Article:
The headline has a genius amount of gross to it: "Walmart Ice Cream Sandwiches Don't Melt in the Sun." But the realization is what is truly grossing me out. I'm left to wonder how many times that ice cream gets frozen, unfrozen, and refrozen on its journey to the local Walmart. One could never know, could one?
I don't shop at Walmart, so I won't be seeing for myself whether the "non-melting" claim is accurate. But, because the article has two examples of independent verification, let's assume that Walmart is indeed selling ice cream (branded "Great Value") that does not melt, at least not as ice cream is known to melt.
The video is pretty clear. The day-old ice cream looks chalky. Dairy powder, maybe. I don't know. And you'll never see a segment on Walmart "Great Value" ice cream sandwiches on "Unwrapped." Bet on it.
Clearly, not willing to risk a lawsuit from Walmart, the news anchor on the video ends his segment reminding the audience, "Again, folks, there is nothing unhealthy about those Walmart sandwiches."
Sure, they're edible. And, frozen, they probably even go down like the average ice cream sandwich.
But, if there ever was an argument for paying a tiny bit more for quality, here it is. Pay just a tad bit more and you get ice cream that melts.
Walmart boasts about pinching every step of the supply chain in order to extend additional savings to its customers. Is this really the type of pinching you had in mind? Do you really want them to go so cheap that their version of ice cream no longer behaves like ice cream?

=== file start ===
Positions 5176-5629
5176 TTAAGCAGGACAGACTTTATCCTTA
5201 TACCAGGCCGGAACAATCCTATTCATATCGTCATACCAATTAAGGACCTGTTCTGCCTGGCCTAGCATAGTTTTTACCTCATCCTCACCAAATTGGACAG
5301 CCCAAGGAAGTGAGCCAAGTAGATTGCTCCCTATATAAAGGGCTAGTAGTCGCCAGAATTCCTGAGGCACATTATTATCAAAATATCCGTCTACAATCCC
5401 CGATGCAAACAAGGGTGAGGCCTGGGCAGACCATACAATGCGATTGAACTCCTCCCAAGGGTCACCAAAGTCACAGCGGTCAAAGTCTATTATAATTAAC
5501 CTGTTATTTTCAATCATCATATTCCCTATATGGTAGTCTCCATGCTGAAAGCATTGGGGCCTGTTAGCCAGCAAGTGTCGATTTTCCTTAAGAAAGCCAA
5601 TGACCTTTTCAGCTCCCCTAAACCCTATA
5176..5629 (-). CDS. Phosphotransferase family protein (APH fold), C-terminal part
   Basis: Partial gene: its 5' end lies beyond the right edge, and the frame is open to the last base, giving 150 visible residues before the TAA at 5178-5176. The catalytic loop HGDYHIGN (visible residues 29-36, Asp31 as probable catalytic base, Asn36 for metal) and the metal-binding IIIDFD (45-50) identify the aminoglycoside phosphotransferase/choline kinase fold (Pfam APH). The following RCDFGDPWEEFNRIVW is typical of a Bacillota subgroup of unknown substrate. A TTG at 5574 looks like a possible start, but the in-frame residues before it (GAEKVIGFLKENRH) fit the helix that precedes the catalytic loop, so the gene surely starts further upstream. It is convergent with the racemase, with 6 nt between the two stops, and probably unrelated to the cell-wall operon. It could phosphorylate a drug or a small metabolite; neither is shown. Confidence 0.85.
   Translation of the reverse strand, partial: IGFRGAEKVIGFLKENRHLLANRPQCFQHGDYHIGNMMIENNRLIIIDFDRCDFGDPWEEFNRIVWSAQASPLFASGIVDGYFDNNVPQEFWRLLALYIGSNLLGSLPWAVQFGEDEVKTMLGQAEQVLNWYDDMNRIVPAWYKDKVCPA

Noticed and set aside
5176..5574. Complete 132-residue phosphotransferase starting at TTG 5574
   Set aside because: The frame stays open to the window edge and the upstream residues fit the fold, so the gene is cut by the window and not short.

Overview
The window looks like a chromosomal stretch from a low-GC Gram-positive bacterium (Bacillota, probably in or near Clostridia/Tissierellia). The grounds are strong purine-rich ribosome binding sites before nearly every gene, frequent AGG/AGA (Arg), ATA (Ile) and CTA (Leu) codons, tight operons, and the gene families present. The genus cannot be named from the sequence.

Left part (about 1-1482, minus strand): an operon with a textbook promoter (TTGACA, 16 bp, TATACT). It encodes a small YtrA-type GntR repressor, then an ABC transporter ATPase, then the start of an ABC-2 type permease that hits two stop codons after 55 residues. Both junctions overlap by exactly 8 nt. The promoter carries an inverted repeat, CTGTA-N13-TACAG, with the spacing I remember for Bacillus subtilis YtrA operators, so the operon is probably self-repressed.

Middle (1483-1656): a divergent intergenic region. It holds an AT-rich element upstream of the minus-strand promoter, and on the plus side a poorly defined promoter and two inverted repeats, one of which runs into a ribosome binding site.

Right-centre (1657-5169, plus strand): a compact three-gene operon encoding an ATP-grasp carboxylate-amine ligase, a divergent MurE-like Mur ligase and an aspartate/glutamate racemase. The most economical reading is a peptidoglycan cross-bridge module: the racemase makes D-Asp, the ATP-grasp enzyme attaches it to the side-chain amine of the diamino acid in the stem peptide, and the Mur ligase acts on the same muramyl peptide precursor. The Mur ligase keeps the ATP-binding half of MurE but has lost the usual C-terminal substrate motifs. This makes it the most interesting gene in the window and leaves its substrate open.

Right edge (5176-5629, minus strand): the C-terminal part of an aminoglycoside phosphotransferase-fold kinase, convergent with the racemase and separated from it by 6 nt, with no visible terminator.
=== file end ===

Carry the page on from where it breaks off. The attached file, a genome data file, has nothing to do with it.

All the grossness reminds me of this article from a few years back, which contains a bit from a McDonald's employee who claims he once left a bag of frozen Chicken McNuggets out and, when he discovered them hours later, they had all melted. They were apparently unrecognizable as having been nuggets.
Sure, this claim could be bogus. Plus, I found no one online enterprising enough to pocket a few frozen McNuggets to test the theory. Once they've been deep fried, the material obviously would behave differently, even though this experiment yielded equally disgusting results.
Of course, McDonald's isn't lovin' the latest news out of Asia this week either. Video was released in Chinese media of Husi, a manufacturing plant doing some nasty things to meat. The plant counts among its clients: McDonald's, KFC, and Pizza Hut throughout Asia.
One interesting problem here is, the plant is US-based, and has been a long-time partner to Mickey D's.
With two groups - and eventually, perhaps, two countries - blaming each other for the violations, this is an unfolding story. Who knew? Who made cash? Who really is to blame? All that is ahead. Much more gross coming.
Whatever the outcome, this meat-mishandling scandal, the melting McNugget, and the room temperature ice cream sandwich... all shedding some more light on the kinds of food shortcuts companies are often willing to take to go cheap, in a big way.